How to Write a Content Brief: A Comprehensive Guide for Effective Content Planning

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Publishing content without a clear plan is like heading into the woods and leaving your compass at home. Sure, you might have a sense of the direction you need to go in, but there’s a good chance you’ll miss the mark. Knowing how to write a content brief can help you find your way in the digital wilderness, zeroing in on your audience and crushing your marketing goals. 

What exactly is this essential tool? A content brief is a set of instructions that lays out what your team needs to accomplish with a piece of content. It outlines details such as objective, word count, keyword placement, formatting, and tone, all backed by solid audience research and data. Follow along as we show you how to create an effective brief to maximize the impact of your content strategy. We’ll also share a downloadable content brief template that you can customize for your own needs.

How to Write a Content Brief to Guide Content Creation

A content brief is like an instruction manual, summarizing the requirements for building each piece of content. Everyone on your team, including writers, editors, subject matter experts, SEO specialists, and designers, should be using this reference document to guide them in the content-production process.

It might feel like a time-consuming and unnecessary step; after all, can’t you just give your writer a topic and some keywords and call it a day? In our experience, the time spent building a content brief pays off handsomely down the line. You’ll get closer to your goals on the first draft while also ensuring your content strategy is properly implemented.

A thorough content brief:

  • Establishes the goal of a piece
  • Defines the target audience
  • Ensures your content stays on brand
  • Reduces uncertainty and time spent clarifying issues
  • Summarizes important points to be covered
  • Boosts productivity by allowing writers to focus on execution
  • Reduces editing and the need for rewrites
  • Speeds up approvals, because stakeholders have signed off on the brief
  • Supports content outsourcing, allowing anyone to step in and immediately understand project requirements

Tools for content brief creation

You can accelerate the creation of your content briefs by leveraging some of the AI-powered tools on the market. These platforms automate tasks like keyword research, audience analysis, and ideation, freeing up your time to focus on storytelling, creativity, and ways to make your content stand out.

A few different tools are worth having at your fingertips:

  • Content creation tools: AI content creation tools can help generate ideas for blog posts, develop outlines, and lay the groundwork for content briefs. The key to these platforms, however, is to use them as a launching pad. To make your final product unique, you’ll still need to take the time to customize your brief for your particular audience and business goals.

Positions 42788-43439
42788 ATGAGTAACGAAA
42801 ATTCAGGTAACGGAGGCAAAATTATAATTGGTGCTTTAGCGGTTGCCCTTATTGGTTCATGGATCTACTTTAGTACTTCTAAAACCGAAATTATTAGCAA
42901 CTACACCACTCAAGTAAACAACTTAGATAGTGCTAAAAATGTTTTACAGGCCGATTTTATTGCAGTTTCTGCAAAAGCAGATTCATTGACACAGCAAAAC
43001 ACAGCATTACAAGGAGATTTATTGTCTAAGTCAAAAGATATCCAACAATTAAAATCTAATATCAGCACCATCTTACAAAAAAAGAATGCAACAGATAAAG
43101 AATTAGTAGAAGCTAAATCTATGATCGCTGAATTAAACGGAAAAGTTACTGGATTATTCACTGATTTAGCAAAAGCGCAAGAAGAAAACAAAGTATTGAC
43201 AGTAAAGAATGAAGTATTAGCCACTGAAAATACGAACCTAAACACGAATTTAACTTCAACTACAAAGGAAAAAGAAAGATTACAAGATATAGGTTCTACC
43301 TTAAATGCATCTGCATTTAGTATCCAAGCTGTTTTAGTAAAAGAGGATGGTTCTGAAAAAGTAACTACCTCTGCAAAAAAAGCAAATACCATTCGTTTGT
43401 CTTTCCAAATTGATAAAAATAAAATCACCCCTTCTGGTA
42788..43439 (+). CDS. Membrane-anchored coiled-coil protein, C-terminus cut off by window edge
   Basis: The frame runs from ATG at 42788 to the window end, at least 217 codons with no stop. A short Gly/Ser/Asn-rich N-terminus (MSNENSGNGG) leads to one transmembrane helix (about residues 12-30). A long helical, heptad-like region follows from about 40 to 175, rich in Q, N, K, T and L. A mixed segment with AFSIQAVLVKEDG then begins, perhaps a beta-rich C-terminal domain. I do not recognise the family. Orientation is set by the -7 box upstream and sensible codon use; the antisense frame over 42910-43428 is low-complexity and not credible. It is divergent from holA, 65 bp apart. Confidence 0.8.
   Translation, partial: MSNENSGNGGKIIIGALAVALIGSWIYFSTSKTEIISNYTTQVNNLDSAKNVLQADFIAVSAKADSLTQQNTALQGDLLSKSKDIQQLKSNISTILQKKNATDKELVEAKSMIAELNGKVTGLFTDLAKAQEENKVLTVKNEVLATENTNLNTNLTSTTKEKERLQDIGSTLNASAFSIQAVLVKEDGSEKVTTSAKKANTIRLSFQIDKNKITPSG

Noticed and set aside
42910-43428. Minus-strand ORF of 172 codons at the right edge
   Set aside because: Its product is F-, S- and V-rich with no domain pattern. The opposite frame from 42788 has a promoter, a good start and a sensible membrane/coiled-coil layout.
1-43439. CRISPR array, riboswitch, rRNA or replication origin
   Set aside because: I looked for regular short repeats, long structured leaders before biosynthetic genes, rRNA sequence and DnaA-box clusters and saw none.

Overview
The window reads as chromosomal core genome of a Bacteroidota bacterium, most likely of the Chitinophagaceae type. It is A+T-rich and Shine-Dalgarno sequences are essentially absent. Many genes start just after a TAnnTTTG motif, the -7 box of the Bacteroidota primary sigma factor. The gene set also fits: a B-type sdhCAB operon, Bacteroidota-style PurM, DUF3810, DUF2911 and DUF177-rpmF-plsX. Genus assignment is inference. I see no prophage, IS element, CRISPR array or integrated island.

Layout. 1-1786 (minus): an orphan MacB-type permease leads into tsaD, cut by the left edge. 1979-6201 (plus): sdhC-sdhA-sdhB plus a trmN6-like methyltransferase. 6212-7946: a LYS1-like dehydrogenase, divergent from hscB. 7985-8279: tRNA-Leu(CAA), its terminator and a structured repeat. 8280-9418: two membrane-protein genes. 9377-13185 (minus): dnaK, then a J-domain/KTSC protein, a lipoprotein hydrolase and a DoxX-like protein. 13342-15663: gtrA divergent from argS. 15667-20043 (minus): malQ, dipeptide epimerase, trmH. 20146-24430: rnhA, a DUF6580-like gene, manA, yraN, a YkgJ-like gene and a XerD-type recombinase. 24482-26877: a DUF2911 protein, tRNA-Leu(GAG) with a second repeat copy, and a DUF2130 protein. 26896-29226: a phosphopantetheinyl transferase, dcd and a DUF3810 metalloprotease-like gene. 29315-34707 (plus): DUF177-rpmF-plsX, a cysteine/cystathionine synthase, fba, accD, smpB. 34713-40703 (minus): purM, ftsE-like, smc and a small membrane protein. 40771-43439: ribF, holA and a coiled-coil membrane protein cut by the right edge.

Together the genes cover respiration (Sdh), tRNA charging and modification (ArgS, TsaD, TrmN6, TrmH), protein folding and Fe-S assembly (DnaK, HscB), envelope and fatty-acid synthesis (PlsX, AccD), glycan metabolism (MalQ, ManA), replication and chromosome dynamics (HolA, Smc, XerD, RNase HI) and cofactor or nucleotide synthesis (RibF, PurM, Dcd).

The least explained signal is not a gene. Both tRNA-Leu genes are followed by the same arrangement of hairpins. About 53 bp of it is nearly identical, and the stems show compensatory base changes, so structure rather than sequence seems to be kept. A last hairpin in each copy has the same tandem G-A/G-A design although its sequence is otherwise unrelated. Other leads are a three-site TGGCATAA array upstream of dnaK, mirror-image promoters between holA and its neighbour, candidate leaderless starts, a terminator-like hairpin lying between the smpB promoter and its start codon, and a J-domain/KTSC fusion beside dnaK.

• SEO tools: Keyword research tools are critical for creating the content your audience is searching for. Use these platforms to generate keyword ideas, analyze competitor strategies, and clarify user intent. Some tools can also generate outlines and recommend target keywords, word count, and readability scores based on top-ranking pages.
  • Audience analytics: Segment your audience to tailor your content more precisely. Google Analytics provides aggregate information on who’s visiting your website, where they’re located, and what their interests are. You can also see which pages they’re engaging with on your site — and which ones they’re not — to help you better address your audience’s needs and preferences. 
  • Content brief generators: Platforms such as Thruuu and Keyword Insights analyze search result pages to generate briefs for your content. Use these to get a head start on your brief and supplement them with your own expertise and knowledge to ensure your content is valuable and unique and meets Google’s E-E-A-T guidelines.

Step 1: Define Your Project Goals

Now it’s time to write a content brief. The first stage of the process is to set your content marketing goals, which should be guided by the needs of your business.

HubSpot infographic outlining the SMART goals framework with colorful icons.

Many brands use the SMART framework to clarify what they need to accomplish when setting goals. SMART stands for: 

  • Specific: What do you want the content to achieve? Why does it matter?
  • Measurable: What does success look like? Make sure it’s quantifiable.
  • Attainable: Do you have the resources available to meet the goal?
  • Relevant: Does the goal matter? Is it aligned with your brand’s priorities?
  • Time-bound: What’s the time frame for achieving the goal?

You might decide your objective is to increase website traffic. Use the SMART framework to break down the goal and give yourself a clear sense of direction: 

  • The specific goal is to increase website traffic by 20%.
  • It will be measured through metrics such as keyword position, click-through rates, and traffic.